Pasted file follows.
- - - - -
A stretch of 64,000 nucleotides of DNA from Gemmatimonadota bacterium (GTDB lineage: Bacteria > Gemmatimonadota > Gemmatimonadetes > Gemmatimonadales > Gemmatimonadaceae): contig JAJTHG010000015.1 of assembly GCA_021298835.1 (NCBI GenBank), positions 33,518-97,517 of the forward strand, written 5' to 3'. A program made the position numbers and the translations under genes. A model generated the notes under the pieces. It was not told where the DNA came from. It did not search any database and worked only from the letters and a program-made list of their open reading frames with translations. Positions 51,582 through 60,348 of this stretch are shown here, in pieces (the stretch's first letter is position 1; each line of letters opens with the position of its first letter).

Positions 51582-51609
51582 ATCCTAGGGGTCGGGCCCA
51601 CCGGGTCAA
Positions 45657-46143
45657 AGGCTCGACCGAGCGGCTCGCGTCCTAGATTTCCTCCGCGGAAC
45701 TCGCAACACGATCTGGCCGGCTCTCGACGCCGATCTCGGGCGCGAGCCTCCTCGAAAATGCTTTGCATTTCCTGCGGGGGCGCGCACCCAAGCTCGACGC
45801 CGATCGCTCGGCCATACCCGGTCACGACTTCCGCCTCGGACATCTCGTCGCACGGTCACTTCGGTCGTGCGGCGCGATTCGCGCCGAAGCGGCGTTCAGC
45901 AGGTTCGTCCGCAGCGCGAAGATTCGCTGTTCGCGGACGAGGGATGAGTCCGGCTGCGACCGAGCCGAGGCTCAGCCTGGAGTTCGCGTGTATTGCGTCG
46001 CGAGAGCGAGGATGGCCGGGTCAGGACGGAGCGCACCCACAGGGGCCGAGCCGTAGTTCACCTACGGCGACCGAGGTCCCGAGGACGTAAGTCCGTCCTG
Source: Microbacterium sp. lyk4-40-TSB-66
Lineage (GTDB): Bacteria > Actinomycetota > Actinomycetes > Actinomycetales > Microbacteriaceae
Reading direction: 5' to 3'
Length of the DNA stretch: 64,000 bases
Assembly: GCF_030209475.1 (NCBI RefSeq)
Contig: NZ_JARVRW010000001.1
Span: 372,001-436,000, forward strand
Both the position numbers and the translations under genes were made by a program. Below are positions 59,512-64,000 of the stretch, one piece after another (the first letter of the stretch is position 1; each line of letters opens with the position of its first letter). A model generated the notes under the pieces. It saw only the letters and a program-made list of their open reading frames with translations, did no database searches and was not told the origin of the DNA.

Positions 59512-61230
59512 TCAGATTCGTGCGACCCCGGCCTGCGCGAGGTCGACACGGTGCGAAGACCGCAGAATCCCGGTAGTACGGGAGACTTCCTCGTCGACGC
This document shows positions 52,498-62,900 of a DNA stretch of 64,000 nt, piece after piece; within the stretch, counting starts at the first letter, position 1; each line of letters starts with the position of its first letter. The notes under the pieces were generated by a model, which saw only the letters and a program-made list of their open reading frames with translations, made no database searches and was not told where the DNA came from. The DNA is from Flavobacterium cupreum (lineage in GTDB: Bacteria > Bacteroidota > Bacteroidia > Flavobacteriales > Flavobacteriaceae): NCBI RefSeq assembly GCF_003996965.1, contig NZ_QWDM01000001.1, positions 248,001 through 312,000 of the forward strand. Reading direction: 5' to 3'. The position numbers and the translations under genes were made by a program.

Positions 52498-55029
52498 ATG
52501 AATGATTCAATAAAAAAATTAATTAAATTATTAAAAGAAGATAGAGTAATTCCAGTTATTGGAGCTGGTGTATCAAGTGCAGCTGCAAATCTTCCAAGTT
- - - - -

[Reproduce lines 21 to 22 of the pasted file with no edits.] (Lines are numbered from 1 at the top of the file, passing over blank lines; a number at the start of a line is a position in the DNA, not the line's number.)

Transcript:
This document shows positions 52,498-62,900 of a DNA stretch of 64,000 nt, piece after piece; within the stretch, counting starts at the first letter, position 1; each line of letters starts with the position of its first letter. The notes under the pieces were generated by a model, which saw only the letters and a program-made list of their open reading frames with translations, made no database searches and was not told where the DNA came from. The DNA is from Flavobacterium cupreum (lineage in GTDB: Bacteria > Bacteroidota > Bacteroidia > Flavobacteriales > Flavobacteriaceae): NCBI RefSeq assembly GCF_003996965.1, contig NZ_QWDM01000001.1, positions 248,001 through 312,000 of the forward strand. Reading direction: 5' to 3'. The position numbers and the translations under genes were made by a program.

Positions 52498-55029